To build trust in cloud engagements, ask these 3 questions

To build trust in cloud engagements, ask these 3 questions

Summary: Cloud is a compelling proposition, but most business leaders are nervous about security and reliability. Here's a way to calm those nerves.

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TOPICS: Cloud
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Cloud trust needs to be earned. Robert Grazioli, CIO of SuccessFactors, an SAP Company, provided the following advice on building that trust.

The hype and excitement surrounding cloud computing is reaching a fever pitch, yet many businesses are still expressing concerns over cloud security and IT integration issues. How can distrust of the cloud be resolved, and is the cloud worthy of the current hype? 

robert-grazioli cio of SAP SuccessFactors
Robert Grazioli, CIO of SuccessFactors, an SAP Company. (Image: SuccessFactors)

There's a paradox at play here: The cloud is generally agreed to offer significant potential. Yet, some businesses are failing to tap into the huge opportunities offered by cloud computing due to a lack of trust.

In a  recent global survey of 360 businesses by Knowledge@Wharton and SAP, 67 percent cite "security breaches and data losses" as their main cloud computing concern. This concern with the cloud is similar to when the personal computer was introduced. Large companies resisted its deployment for a long time due to questions about security, costs and more. Deployment spread only after PCs started being purchased by CEOs, and IT organizations had to figure out a way to integrate them successfully.

Information is powerful weapon in the battle to eliminate cloud concerns.  The following are three questions business and IT leaders should ask before moving to the cloud:

What laws should govern my cloud computing technologies? 

There is a complex legal regulatory environment surrounding cloud computing that both customers and providers need to consider. In the United States, there are industry-specific laws governing the cloud computing environment. In certain domains, such as medicine and banking, stringent legal and policy frameworks, not unreasonably, constrain the ways in which data may be treated.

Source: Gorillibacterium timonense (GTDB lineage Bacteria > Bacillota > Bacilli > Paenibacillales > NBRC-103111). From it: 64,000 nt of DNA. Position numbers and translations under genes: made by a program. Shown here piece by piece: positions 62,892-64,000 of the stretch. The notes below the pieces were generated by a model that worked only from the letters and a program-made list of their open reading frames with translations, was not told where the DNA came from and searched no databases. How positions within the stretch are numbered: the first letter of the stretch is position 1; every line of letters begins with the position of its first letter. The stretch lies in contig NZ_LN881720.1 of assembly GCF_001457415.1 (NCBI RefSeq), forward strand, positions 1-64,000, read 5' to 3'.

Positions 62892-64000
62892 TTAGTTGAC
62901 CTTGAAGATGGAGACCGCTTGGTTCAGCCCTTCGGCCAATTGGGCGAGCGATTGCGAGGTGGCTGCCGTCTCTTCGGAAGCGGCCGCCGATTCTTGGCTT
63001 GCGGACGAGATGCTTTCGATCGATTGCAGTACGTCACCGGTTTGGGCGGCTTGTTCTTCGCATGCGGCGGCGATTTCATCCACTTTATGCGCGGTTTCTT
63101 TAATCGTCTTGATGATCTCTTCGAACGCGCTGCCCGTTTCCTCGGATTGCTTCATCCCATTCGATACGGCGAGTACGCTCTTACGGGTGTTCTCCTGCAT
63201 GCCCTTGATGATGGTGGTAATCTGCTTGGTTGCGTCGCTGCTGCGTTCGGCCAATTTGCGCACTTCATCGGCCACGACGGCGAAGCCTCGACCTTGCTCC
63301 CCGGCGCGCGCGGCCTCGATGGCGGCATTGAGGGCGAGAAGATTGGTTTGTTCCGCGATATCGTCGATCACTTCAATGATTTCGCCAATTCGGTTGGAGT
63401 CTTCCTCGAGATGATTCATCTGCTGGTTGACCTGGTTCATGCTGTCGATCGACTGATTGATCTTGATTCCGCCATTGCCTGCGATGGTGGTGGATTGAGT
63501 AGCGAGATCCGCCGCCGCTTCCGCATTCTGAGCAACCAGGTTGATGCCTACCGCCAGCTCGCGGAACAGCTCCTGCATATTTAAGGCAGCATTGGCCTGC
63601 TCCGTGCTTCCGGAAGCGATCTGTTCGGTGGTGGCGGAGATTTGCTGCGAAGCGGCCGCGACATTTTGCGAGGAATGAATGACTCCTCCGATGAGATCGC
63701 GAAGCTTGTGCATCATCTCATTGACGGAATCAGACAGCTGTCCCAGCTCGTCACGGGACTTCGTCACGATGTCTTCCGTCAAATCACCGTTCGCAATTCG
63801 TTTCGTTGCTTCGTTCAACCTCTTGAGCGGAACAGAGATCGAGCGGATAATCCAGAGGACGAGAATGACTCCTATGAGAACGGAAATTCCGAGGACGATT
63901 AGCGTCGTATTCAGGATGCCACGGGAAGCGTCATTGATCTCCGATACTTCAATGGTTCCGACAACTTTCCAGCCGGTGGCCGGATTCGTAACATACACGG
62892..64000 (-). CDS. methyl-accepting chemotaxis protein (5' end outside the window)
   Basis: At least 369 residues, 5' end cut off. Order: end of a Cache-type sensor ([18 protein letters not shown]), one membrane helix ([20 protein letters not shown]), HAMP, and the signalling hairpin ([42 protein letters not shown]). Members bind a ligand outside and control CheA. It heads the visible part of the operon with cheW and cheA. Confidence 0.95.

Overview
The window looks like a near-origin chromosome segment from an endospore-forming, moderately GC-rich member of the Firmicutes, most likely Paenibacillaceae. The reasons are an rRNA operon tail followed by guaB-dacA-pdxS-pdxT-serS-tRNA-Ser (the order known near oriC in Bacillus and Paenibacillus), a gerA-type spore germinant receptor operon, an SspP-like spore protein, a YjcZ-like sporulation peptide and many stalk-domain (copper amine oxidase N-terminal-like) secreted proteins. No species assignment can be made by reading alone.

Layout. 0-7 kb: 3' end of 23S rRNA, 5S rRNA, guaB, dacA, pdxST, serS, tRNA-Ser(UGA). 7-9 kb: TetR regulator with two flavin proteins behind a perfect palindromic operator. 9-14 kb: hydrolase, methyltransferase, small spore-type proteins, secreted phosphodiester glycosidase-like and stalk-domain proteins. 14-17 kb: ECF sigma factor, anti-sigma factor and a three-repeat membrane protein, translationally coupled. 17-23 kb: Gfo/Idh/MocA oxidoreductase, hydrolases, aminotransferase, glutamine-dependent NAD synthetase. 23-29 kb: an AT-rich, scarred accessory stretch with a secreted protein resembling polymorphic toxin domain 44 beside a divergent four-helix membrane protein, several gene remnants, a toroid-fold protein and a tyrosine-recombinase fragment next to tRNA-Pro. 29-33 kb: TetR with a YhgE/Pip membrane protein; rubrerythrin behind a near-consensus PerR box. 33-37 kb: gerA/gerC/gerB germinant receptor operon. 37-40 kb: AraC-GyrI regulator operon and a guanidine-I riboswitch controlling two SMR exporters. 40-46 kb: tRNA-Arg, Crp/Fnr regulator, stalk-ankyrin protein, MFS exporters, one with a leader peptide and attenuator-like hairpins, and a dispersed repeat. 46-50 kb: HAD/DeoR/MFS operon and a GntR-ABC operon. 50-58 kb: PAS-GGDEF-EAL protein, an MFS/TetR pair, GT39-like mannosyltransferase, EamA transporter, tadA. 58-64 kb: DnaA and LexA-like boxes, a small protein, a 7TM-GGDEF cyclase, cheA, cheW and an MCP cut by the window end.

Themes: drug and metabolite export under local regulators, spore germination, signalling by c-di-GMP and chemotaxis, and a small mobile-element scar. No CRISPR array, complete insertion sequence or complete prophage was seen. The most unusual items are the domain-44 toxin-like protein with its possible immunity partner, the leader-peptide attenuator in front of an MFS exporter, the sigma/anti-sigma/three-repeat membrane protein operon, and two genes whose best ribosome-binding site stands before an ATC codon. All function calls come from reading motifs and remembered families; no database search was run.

For example, under the Health Insurance Portability and Accountability Act (HIPAA), there are three security safeguards required for compliance: Administrative, physical, and technical. The act establishes privacy and security standards for the use and disclosure of certain health information in electronic form and transaction standards for the exchange of health information. Additionally, the Gramm-Leach-Bliley Act (GLBA) requires financial institutions storing data in the cloud to annually notify each customer about the personal information they've collected, where that information is kept, how it is used, and how it is protected.

Approaching security for the cloud requires a master plan using the requirements from industry-specific laws. Understanding federal, international and state laws governing cloud computing will help companies ensure legal compliance and enable customers to gain confidence in cloud security.

How can I ensure my provider is complying with industry best practices?